In the early days of the Ranch there was a terrible drought in South Texas and Northern Mexico. Captain King traveled to the little hamlet of Cruillas in the Mexican state of Tamaulipas.
The townspeople were in such dire straits that they sold all their cattle to him in an attempt to survive the drought. A short distance out of town, slowly driving the cattle north toward Texas, Captain King realized that, in solving an immediate problem for the people of Cruillas, he had simultaneously removed their long-term means of livelihood. He turned his horse back toward the town and made its people a proposition. He would provide them with food, shelter, and income if they would come to work on his ranch. The townspeople conferred and many of them agreed to move north with Captain King.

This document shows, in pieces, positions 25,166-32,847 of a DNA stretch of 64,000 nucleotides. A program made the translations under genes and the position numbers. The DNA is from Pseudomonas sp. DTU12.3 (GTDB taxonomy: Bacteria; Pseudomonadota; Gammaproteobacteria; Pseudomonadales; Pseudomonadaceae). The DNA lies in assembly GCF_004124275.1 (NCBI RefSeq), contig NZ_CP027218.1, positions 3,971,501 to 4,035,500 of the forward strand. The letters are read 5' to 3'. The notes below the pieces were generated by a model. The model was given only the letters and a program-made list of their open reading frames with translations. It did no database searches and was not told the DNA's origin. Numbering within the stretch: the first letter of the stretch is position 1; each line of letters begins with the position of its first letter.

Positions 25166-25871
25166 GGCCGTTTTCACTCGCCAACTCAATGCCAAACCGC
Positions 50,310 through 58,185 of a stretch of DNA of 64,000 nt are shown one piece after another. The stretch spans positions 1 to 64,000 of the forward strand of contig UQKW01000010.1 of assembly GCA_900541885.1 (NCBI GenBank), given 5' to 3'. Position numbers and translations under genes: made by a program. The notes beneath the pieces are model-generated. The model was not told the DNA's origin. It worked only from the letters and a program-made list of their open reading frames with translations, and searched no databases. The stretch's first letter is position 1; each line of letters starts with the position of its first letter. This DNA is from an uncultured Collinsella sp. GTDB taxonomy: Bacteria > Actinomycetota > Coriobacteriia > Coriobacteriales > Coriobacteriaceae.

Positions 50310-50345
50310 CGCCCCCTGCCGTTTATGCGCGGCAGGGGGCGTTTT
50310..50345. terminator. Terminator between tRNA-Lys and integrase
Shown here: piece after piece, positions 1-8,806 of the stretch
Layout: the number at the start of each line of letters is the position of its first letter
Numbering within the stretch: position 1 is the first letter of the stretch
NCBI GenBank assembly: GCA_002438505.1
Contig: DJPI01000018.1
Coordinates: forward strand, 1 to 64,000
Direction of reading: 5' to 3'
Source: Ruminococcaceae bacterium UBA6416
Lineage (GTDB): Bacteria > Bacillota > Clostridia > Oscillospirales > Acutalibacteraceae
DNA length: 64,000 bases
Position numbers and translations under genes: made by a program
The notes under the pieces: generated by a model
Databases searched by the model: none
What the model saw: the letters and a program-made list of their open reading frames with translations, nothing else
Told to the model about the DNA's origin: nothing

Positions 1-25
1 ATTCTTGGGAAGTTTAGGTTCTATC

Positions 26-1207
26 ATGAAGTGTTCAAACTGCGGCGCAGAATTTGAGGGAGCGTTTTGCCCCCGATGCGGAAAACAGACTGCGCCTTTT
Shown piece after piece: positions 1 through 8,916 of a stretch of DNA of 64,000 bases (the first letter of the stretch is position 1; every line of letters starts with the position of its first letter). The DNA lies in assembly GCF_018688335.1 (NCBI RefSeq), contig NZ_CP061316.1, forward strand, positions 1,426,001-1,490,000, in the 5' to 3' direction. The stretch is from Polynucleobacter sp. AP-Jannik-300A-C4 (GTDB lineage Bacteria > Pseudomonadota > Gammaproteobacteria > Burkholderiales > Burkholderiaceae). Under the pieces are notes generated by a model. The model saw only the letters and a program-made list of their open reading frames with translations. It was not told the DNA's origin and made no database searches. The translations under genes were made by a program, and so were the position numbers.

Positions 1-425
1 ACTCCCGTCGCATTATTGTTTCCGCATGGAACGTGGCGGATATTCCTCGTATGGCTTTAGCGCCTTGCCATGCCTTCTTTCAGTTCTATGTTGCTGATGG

Already expert stockmen and horsemen, these resilient denizens of the rugged Mexican range became known as Los Kineños – the King’s people. They and many generations of their descendants would go on to weave a large portion of the historical tapestry of King Ranch. The expert Kineño cowboys now occupy a justifiably legendary place in the annals of the taming of the vast American West. The mystique of the Kineños is alive and well, and descendants of the original Cruillas residents still live and work on the Ranch today – providing a vital link with the past and giving the Ranch a key aspect of its unique atmosphere.